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Estimate of Additions to National Indebtedness in the Ten

Years 1862-72.

Increase in Decrease in

National Debt. National Debt. UNITED KINGDOM

£35,000,000 COLONIAL EMPIRE: India

£7,000,000 Ceylon


New South Wales. 6,000,000

South Australia

1,500,000 New Zealand.

9,000,000 Tasmania

800,000 Queensland

4,000,000 Natal

200,000 Cape of Good Hope

1,500,000 Mauritius .

Canadian Dominion 11,000,000
West India Islands

Other Colonial Possessions 500,000



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Colonial Increase

£47,000,000 FOREIGN STATES :

Argentine Republic and

Buenos Ayres (separate) £16,000,000
Austria and Hungary. 90,000,000
Belgium, say


2,000,000 Brazil.

55,000,000 Chili

7,000,000 Columbia .

(?) Costa Rica

3,000,000 Cuba

(?) Carried forward £178,000,000



Decrease in National Debt.


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Increase in

National Debt. Brought forward. £178,000,000 Danubian Principalities (in

cluding Raily. Liubility) 14,000,000 Denmark.

1,500,000 Ecuador

(?) Egypt (and Daira Debt). 70,000,000 France.

500,000,000 German States, say. 60,000,000 Greece

(?) Guatemala

500,000 Honduras

5,000,000 Italy

250,000,000 Japan (Foreign Debt). 3,500,000 Mexico

(?) Netherlands. Paraguay

3,000,000 Peru

32,000,000 Portugal

40,000,000 Russia

110,000,000 Spain

220,000,000 Sweden

3,000,000 Tunis

4,000,000 Turkey

107,000,000 Do., Railway Debt. 31,000,000 United States

350,000,000 Do., Separate States Uruguay

4,500,000 Venezuela



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Less Netherlands

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Net Foreign Increase . £1,981,000,000

From these figures it appears that the net addition to the direct debt of the foregoing British, Colonial, and Foreign Governments has in ten years reached the enormous total of £1,993,000,000; and the expansion of capital employed in joint-stock enterprise has certainly exceeded £1,000,000,000


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Supposing that the ten years' additions make the aggregate of £3,000,000,000, and that this rate of increase is continued, what would then be the issue at the close of the present century ? The issue would just be this—that in the year 1900 the national debt and investments of the world would have risen from, say, £6,800,000,000, as we suppose they may now be, to £15,000,000,000 ; and here again we ask, what is to be the issue then ?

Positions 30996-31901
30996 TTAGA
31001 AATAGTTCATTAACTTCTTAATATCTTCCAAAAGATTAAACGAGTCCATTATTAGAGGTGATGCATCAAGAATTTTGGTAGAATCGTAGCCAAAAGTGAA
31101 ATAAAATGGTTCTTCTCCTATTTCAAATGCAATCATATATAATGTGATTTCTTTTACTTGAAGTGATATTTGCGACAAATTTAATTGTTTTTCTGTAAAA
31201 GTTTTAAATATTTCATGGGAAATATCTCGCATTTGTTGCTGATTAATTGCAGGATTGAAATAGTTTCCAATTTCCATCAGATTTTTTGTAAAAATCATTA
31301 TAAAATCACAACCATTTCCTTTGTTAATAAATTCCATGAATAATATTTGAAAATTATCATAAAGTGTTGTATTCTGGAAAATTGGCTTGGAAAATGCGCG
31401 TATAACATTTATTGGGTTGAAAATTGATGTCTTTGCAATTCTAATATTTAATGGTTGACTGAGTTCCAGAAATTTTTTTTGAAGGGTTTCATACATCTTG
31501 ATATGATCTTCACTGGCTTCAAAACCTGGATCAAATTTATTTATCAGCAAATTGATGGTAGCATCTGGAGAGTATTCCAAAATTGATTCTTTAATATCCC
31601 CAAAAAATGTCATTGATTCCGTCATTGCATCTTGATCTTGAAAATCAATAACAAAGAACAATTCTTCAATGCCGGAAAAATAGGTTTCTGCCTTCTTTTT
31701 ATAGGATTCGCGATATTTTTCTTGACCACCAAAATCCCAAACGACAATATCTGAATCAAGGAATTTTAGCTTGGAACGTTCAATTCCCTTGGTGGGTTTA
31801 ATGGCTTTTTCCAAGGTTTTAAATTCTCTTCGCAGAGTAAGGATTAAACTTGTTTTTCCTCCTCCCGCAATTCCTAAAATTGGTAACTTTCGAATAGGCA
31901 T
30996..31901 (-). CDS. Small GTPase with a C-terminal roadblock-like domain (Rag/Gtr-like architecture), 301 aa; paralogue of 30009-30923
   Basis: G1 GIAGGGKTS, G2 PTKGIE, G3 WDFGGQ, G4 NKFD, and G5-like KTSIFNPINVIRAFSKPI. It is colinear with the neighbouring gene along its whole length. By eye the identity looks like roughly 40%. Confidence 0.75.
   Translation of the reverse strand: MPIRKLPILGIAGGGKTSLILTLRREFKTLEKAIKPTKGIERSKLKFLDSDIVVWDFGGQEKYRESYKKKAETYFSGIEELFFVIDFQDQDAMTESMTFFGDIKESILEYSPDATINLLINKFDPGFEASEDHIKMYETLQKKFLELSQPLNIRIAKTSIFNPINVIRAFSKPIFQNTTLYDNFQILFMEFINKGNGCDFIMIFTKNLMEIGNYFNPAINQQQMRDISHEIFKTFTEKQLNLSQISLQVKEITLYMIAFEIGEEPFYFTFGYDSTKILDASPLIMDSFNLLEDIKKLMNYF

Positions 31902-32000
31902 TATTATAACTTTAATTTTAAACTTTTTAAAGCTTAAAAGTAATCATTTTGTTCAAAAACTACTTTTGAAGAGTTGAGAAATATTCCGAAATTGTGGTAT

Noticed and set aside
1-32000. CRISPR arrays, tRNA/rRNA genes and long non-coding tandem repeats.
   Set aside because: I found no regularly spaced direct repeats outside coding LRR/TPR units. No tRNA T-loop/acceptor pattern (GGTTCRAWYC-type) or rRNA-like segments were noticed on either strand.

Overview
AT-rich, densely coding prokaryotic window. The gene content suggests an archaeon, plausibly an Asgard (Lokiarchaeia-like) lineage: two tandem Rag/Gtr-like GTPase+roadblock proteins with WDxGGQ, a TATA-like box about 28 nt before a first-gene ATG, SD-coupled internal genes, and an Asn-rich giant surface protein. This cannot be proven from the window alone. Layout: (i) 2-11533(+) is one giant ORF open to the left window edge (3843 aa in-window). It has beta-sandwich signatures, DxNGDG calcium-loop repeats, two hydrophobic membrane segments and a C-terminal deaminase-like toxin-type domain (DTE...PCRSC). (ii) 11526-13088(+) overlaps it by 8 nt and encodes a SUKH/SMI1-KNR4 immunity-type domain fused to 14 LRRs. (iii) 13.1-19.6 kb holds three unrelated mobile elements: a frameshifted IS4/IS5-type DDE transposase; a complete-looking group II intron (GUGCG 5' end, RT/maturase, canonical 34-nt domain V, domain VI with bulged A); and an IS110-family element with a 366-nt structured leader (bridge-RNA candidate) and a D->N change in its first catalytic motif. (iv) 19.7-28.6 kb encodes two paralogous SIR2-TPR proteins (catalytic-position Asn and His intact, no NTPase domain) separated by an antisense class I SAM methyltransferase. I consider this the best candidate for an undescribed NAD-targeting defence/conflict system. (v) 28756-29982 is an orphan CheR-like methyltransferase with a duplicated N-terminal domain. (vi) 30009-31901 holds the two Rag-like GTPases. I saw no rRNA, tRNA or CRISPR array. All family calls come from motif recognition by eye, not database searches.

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The dry details of “Fenn on the Funds” could, perhaps, scarcely have suggested a question so interesting or so momentous. Upon this question of indebtedness hangs a world of vitality and progress with which the future well-being of mankind is signally identified; and it would be a very narrow view of a very mighty question if we could regard it in any other light. Humanly speaking, we are only at the commencement of a new era. The pigmy adventures of a century back, which now we regard as utterly insignificant, may be as small in the eyes of our grandchildren as those of our grandfathers are now. But of this there can be no question—that with this modernized system of credit the world has acquired light, health, progress,

, and prosperity; that every man has more of the world's goods than could have been boasted of a century ago; that every man is better educated; that every man is a better citizen ; and that if these are the results of indebtedness, we may fairly leave the solution of the problem to the future with that confidence which experience well earned amply justifies.

As to the quality of the work given in the following volume, and upon which these vast figures are founded, we will say little. There are the figures to speak for themselves; and they are as accurate as all the information at our command will permit them to be.


[This Index does not enumerate the Loans issued by the various Colonial

and Foreign Governments, but particulars may be found of all such in the
articles upon the States issuing the Loans.]





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Total National Debt, at 31st March, 1863 and

History of the debt
Yearly statement of debt from January, 1825, to

present time, with annual charge.
Terminable Annuities
Details of National Debt at 31st March, 1873, with

annual charge, &c.
Sinking fund
3 per cent. Consols, 3 per cent. Reduced Annuities,

Bank of England Debt, New 3 per cent. Annuities
New 5 per cent. Annuities, New 31 per cent. Annui-

ties, New 25 per cent. Annuities, Irish funds,

Savings Banks' Annuities
Annuities for terms of years; Annuities, 1855;

Red Sea Telegraph Annuity; Life Annuities
Dead Weight Annuity
Information respecting stocks, defunct and existing
Highest and lowest prices of Consols, yearly from

Table of all British debts, with annual charge
Revenue and expenditure since 1857, estimates

and actual amounts, statistical abstract
Local taxation
Sources from which the gross revenue is de-

rived, with yearly amounts, since 1858 .


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